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UC Growth Will Require 10th Campus by 2004, President Says

October 29, 1987|Associated Press

SACRAMENTO — The University of California will need a 10th campus by the year 2004 and possibly earlier, UC President David Gardner said Wednesday.

But where it will be, which academic fields it will emphasize and whether it will concentrate on teaching graduate students or undergraduates still have not been decided, Gardner told a Sacramento Press Club luncheon.

UC officials in the past have said that the San Joaquin Valley probably has the strongest claim as home for a 10th campus, and Gardner has expressed interest in such a location.

Gardner said the nine UC campuses, which have a total of 152,000 students, anticipate an additional 30,000 students by the year 2000.

"Can that enrollment growth be accommodated on existing campuses? The answer to that is yes," Gardner said. But there will be an additional surge of enrollments between 2000 and 2004 of still another 16,000 students, and "there is no way the existing campuses can accommodate that growth."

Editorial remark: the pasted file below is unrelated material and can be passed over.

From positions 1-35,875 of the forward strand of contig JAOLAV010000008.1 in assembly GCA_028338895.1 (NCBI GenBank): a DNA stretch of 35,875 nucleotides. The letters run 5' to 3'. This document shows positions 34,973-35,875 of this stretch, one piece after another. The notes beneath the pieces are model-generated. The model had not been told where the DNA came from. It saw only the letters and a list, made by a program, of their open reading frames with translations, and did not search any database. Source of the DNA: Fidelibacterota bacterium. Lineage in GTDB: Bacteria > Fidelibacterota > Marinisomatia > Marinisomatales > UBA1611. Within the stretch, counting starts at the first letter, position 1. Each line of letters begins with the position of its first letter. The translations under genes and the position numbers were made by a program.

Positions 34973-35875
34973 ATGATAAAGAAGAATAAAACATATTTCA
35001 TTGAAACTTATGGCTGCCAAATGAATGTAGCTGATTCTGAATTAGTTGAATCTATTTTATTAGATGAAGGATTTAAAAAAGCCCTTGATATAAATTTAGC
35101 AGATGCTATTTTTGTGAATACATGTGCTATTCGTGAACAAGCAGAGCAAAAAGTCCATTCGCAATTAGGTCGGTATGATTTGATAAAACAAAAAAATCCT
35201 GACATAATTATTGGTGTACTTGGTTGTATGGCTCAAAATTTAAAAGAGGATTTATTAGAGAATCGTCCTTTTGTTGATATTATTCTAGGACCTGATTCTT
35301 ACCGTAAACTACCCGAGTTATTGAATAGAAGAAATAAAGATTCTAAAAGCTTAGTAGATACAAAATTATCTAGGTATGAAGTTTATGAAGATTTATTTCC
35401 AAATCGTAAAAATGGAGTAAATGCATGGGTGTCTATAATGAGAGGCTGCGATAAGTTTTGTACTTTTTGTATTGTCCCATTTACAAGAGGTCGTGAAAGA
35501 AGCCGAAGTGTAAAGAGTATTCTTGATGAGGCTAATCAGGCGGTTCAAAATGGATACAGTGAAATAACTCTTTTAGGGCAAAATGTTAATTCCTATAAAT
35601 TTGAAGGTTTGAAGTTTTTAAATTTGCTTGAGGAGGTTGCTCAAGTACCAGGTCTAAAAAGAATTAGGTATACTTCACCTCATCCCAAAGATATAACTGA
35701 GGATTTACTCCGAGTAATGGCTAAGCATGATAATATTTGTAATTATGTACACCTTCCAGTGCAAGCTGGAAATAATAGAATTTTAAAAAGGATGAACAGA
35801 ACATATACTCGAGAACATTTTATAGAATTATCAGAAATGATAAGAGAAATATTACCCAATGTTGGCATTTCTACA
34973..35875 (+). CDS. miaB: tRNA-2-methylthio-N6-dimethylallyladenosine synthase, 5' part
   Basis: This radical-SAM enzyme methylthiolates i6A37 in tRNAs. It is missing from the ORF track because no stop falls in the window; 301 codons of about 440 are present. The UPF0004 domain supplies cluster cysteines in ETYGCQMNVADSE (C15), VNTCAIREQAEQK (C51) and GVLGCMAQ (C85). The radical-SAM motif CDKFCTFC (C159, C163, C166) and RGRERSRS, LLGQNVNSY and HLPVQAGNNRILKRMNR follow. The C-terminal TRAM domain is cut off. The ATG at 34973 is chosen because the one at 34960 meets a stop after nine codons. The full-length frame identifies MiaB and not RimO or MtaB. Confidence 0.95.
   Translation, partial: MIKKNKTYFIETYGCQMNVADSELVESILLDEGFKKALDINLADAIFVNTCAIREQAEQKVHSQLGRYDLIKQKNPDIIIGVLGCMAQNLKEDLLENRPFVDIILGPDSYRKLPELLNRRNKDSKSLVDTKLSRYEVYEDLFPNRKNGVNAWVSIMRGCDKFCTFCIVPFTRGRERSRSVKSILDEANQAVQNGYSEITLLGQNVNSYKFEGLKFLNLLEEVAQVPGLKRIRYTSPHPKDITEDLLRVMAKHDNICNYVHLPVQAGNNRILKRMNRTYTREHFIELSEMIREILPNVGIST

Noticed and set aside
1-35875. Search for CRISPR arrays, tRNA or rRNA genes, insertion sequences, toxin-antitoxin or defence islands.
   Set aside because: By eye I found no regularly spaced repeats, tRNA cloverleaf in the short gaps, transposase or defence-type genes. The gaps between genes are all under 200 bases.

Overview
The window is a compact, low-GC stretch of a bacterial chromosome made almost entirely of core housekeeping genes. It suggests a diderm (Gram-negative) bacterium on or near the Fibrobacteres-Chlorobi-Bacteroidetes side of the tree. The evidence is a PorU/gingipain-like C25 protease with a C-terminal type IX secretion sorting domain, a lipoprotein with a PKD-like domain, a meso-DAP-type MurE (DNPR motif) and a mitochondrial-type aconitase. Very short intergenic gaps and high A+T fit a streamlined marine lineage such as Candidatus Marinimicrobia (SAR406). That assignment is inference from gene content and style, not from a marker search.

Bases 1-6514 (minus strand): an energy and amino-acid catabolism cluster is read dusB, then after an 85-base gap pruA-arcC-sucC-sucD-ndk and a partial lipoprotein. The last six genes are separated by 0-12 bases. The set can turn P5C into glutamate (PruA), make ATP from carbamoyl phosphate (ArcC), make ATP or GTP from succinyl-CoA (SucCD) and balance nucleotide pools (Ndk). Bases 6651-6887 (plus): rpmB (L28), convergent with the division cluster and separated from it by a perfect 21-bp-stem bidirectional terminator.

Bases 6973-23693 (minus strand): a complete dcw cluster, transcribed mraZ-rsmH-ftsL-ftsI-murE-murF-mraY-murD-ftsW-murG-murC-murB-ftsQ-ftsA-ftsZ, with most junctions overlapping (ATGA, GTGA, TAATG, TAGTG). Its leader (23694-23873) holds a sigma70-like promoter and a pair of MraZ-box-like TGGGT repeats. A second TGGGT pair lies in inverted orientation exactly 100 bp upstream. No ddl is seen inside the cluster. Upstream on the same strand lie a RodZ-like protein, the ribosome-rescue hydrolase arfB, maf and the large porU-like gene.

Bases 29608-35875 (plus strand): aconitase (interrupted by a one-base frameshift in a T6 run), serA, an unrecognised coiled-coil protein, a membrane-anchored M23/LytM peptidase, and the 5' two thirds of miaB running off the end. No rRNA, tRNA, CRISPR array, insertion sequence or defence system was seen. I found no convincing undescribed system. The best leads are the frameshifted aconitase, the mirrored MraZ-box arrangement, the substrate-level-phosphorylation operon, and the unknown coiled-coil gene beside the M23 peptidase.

Gardner said that absorbing 30,000 more students at the nine campuses over the next 13 years could bring stiff political opposition from residents near at least three of those campuses.

In general, Gardner said, the plan calls for the Berkeley, UCLA and San Francisco medical school campuses to remain at their current enrollments, and for substantial growth at the Davis, Riverside, Santa Barbara and Santa Cruz campuses. And, he said, "Irvine and San Diego will explode."

The amount of growth and how fast are especially sensitive questions at the Davis, Santa Barbara and Santa Cruz campuses, Gardner said.

"Those are three no-growth communities, so these are not questions that we ask idly," he said.

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